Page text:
Within the genus Citrus, the triploid Persian lime (Citrus x latifolia Tan.) is one of the least susceptible to HLB (Gmitter et al., 2010; Evans et al., 2014). Recent work suggested that the tolerance of Persian lime is favored by a specific phloem regeneration mechanism that maintains the phloem sap flow (Deng et al., 2019). However, the phylogenetic origin and triploid level of this horticultural group should also be the major determinants of the better behavior under an HLB constraint. Persian lime results from the fusion between a diploid male gamete of Citrus x aurantiifolia (Christm.) Swing and a haploid female gamete of Citrus x limon L. (Burm; Ahmed et al., 2019, 2020). These two species are a result of interspecific hybridization between Citrus medica L. (citron) as the male parent and C. x aurantium L. and Citrus medica x micrantha Wester for C. x lemon and C. x aurantiifolia, respectively (Curk et al., 2016). Previous observations suggested that citron in the pedigree significantly correlated with HLB tolerance (Miles et al., 2017). As they both have a citron pedigree, the two varieties should have a greater tolerance to HLB. However, the Persian lime is the only genotype to present a greater tolerance to HLB compared to other cultivated genotypes (Evans et al., 2014).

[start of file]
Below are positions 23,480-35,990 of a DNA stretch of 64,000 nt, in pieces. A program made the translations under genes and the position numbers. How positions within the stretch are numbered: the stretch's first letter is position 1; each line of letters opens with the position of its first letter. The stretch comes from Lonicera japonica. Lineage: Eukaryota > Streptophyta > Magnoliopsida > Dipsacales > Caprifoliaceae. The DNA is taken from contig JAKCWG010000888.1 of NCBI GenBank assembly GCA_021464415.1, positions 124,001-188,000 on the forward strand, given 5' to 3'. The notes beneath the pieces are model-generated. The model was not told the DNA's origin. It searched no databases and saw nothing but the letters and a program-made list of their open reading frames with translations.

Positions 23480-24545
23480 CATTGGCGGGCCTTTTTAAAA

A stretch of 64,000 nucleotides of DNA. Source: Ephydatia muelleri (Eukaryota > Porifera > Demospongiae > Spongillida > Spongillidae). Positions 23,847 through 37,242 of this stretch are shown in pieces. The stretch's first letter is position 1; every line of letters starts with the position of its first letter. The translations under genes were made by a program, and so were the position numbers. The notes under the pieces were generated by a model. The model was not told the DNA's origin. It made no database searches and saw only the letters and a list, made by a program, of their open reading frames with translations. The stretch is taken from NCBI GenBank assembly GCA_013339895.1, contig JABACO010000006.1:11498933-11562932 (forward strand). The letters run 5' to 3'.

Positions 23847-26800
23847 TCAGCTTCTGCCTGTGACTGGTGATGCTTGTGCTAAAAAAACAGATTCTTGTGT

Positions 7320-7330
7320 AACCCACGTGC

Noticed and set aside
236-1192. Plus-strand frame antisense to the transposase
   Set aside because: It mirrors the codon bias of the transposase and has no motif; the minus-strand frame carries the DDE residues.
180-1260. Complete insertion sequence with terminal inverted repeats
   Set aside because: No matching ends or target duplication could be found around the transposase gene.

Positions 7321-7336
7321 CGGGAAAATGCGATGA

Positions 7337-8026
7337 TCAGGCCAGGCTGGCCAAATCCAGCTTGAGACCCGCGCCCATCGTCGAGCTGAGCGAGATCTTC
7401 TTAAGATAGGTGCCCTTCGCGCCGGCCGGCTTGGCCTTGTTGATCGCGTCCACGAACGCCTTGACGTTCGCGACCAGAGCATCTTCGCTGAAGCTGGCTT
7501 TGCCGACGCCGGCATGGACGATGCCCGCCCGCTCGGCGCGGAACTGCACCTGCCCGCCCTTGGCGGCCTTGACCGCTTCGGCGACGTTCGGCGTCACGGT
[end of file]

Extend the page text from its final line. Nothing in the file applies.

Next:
Polyploidy is recognized as a major force driving plant evolution (Soltis and Soltis, 2009; Chen, 2010). Polyploidy is often associated with a wide range of morphological and physiological changes that may be advantageous under harsh environments (Brochmann et al., 2004). Indeed, several investigations have shown that polyploidization improves stress tolerance under adverse environmental conditions (for review, see Ruiz et al., 2020), which remains true in woody grafted plant species (Khalid et al., 2020; Ruiz et al., 2020). Most citrus are diploid, and several citrus species produce apomictic seeds favoring the natural occurrence of polyploidy among seedlings (Aleza et al., 2011). Interestingly, when subjected to varied stress, triploid (Lourkisti et al., 2020, 2021) and tetraploid citrus (Allario et al., 2013; Tan et al., 2015; De Souza et al., 2017; Oustric et al., 2017, 2019; Khalid et al., 2020) were more tolerant to oxidative stress because of more efficient oxidative systems. Recent observations suggest that some tetraploid rootstocks may limit the development of HLB (Grosser and Gmitter, 2011; Grosser et al., 2012). Reactive oxygen species (ROS) are free radicals and non-radical molecules, which are key components of the signaling pathway network and act as the main regulators of plant cell physiology and cellular responses to environmental factors (Bhattacharjee, 2012). Among them, hydrogen peroxide (H2O2) is an important, relatively stable, non-radical ROS. At low concentrations, H2O2 acts as a signal molecule involved in the regulation of specific biological and physiological processes (e.g., photosynthetic functions; cell cycle, growth, and development; and plant responses to biotic and abiotic stresses). Oxidative stress and eventual cell death in plants can be caused by excess H2O2 accumulation. As stress factors provoke an enhanced production of H2O2 in plants, severe damage can be induced at the cellular level. Plants are endowed with several H2O2-metabolizing enzymes and, primarily, with catalases (CAT) or ascorbate peroxidases (APX). CAT is a peroxisome-localized enzyme which do not require any reductant for catalyzing a dismutation reaction. APXs have a high affinity for H2O2 and utilizes ascorbate (AsA) as a specific electron donor (Sofo et al., 2015).